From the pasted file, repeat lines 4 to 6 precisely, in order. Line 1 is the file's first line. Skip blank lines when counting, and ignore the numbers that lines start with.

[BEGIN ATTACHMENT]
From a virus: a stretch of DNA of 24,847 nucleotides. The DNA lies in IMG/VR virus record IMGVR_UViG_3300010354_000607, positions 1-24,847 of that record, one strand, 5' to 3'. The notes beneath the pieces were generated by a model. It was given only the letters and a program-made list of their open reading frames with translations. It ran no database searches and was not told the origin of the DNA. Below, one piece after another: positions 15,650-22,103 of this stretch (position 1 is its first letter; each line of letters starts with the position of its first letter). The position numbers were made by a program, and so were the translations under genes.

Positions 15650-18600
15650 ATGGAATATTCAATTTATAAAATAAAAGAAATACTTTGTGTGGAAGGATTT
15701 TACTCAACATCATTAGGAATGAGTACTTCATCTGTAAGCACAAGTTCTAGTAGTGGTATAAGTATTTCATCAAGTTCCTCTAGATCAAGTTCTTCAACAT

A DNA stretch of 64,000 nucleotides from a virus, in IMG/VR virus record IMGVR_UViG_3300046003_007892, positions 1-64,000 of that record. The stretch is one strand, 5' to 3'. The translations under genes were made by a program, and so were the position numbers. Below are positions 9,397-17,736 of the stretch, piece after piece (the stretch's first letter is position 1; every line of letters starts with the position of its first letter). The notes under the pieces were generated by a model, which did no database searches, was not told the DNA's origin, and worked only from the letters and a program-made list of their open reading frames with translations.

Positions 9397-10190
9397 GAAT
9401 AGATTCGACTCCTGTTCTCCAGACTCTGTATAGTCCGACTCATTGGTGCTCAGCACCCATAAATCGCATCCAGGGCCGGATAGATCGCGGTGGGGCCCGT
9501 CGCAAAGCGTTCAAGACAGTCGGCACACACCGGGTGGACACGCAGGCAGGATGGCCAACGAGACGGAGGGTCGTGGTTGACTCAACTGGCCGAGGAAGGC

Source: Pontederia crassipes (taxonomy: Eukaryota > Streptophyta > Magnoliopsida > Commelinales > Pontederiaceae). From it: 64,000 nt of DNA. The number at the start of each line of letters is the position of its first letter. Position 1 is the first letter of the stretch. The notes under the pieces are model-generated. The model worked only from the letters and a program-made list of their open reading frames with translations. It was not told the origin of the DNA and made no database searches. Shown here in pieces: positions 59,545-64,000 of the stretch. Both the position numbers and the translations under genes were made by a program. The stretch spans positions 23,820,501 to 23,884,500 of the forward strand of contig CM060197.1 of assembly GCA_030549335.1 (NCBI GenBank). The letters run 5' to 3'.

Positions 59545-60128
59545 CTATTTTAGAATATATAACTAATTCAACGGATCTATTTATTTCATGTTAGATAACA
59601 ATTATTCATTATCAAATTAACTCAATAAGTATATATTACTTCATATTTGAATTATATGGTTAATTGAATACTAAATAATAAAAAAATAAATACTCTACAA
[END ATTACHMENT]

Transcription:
15701 TACTCAACATCATTAGGAATGAGTACTTCATCTGTAAGCACAAGTTCTAGTAGTGGTATAAGTATTTCATCAAGTTCCTCTAGATCAAGTTCTTCAACAT

A DNA stretch of 64,000 nucleotides from a virus, in IMG/VR virus record IMGVR_UViG_3300046003_007892, positions 1-64,000 of that record. The stretch is one strand, 5' to 3'. The translations under genes were made by a program, and so were the position numbers. Below are positions 9,397-17,736 of the stretch, piece after piece (the stretch's first letter is position 1; every line of letters starts with the position of its first letter). The notes under the pieces were generated by a model, which did no database searches, was not told the DNA's origin, and worked only from the letters and a program-made list of their open reading frames with translations.

Positions 9397-10190